The calculation of the energy consumed per unit volume of metal cut or specific energy is one of the parameters which has proved to be very important in metal cutting studies. When the depth of cut, t, taken by a tool, is decreased, the specific energy, u, is found to increase.

When an energy balance is made for a cutting operation it is found that practically all the energy is associated with the shear and friction processes. As in comminution, the surface energy involved in the generation of new surface is negligible, and energy associated with change in velocity of the metal as it crosses the shear plane also can be neglected.

u = us + uf………………………………………………………………………[3]

where u is the total energy per unit volume of metal cut, u, is the shear energy per unit volume, and u, the energy per unit volume required to overcome friction on the tool face. Since in plastic flow the shear energy per unit volume (us) is equal to the product of the average shear stress and the shear strain, then

u ≅ 2 us ≅ 2τγ………………………………………………………………….[4]

Since γ is approximately 3

τ ≅ u/6…………………………………………………………………………….[5]

For a long time physicists have held that metals should exhibit much higher values of flow stress and strength than they actually do. The strength of a metal specimen is found to be G/2π, where G is the elastic shear modulus of the metal, in one approximate calculation based upon the forces required to slide one layer of atoms over another in a material having a perfect lattice structure. For steel, G is about 11.5×10 6 psi, and hence the theoretical shear strength of a steel specimen with no lattice imperfections should be about 1.8×10 6 psi, i.e., 11.5×10 6/2π. This value is seen to be in good agreement with the 2×10 6 psi observed for the maximum shear stress in fine grinding. I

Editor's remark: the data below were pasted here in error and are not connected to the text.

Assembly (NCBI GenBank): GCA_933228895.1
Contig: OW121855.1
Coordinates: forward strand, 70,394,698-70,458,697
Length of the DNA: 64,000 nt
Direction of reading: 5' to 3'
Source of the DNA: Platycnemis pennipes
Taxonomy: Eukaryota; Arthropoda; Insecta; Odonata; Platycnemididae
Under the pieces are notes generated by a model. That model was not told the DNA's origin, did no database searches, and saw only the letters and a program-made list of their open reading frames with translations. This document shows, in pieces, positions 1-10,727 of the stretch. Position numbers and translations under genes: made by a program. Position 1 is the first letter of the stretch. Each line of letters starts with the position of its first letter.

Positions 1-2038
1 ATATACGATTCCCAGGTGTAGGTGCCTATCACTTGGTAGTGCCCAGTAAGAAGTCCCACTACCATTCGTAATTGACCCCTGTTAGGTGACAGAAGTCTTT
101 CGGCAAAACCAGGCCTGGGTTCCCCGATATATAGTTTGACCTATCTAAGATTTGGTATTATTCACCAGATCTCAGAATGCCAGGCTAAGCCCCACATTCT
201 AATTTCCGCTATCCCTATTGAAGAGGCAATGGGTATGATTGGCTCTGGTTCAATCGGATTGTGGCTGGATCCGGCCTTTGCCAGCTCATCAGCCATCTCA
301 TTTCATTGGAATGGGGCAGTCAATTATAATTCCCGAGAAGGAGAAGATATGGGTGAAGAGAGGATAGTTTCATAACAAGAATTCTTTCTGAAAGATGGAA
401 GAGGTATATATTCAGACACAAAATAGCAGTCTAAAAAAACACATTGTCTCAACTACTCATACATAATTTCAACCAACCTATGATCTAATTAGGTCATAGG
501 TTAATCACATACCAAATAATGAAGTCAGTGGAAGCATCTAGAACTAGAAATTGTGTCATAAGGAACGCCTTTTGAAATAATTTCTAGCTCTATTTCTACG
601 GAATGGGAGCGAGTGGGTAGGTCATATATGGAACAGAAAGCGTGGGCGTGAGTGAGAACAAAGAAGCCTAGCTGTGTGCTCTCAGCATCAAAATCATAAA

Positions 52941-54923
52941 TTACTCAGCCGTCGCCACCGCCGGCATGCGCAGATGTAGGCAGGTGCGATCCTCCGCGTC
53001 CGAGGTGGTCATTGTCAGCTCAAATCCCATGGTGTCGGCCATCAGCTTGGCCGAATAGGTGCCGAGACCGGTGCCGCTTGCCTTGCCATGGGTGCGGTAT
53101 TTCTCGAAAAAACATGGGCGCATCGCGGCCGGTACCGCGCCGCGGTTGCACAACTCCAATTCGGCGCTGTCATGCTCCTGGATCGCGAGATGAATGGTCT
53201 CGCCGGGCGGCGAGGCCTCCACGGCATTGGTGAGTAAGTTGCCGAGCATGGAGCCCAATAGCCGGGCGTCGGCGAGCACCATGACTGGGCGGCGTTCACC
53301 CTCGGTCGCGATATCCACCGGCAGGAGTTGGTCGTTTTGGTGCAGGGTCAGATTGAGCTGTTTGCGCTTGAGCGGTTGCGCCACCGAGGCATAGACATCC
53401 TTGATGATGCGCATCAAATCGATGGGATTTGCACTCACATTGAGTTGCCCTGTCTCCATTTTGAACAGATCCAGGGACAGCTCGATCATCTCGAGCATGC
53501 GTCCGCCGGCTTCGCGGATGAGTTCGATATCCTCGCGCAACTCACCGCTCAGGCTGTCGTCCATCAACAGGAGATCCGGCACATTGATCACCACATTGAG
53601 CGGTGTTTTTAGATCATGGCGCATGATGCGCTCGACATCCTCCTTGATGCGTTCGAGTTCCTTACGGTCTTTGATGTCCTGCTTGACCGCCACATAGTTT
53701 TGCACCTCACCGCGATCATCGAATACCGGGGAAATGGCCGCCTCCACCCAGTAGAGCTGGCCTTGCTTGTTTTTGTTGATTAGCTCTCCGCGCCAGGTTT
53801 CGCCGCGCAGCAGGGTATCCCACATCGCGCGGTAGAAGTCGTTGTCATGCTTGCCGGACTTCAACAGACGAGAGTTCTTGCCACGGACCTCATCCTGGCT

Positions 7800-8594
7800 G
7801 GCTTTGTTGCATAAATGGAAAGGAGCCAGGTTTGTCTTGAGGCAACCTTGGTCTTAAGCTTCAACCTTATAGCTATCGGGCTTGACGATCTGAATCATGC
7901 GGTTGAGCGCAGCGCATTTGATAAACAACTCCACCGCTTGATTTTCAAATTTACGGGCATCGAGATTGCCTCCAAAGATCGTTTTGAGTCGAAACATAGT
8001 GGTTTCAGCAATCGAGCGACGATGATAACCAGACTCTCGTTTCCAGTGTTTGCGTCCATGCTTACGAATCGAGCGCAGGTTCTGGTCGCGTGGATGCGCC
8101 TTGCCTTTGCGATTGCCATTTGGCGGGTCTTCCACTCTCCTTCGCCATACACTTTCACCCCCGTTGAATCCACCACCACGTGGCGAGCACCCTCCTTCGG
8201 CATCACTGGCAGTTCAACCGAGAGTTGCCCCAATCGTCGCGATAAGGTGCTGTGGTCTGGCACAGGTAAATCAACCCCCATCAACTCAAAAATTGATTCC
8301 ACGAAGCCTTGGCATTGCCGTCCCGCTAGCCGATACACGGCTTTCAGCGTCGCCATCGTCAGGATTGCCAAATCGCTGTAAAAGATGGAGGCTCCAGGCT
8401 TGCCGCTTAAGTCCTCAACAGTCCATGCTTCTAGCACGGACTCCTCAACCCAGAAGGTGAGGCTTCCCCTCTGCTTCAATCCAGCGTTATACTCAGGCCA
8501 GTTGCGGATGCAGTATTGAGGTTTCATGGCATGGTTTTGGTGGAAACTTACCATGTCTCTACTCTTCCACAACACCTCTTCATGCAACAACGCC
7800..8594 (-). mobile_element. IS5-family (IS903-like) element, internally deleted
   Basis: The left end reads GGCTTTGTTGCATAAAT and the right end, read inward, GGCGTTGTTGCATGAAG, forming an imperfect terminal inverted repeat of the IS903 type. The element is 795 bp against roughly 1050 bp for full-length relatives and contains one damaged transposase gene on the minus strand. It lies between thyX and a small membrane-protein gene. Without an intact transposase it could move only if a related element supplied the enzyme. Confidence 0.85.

The laws of Kick and Rittinger will now be interpreted in terms of the metal-cutting data that have been presented. If both sides of Eq. 1 are divided by the volume of the particle, then

u = U/V = K1………………………………………………………………………[6]

which states that the energy per unit volume is a constant.

V1 = V2 = V…………………………………………………………….[7]

If both sides of Eq. 2 are then divided by V,

is obtained where uo is the integration constant. However, as indicated in Eq. 11,

A/V = l/t………………………………………………………………….[11]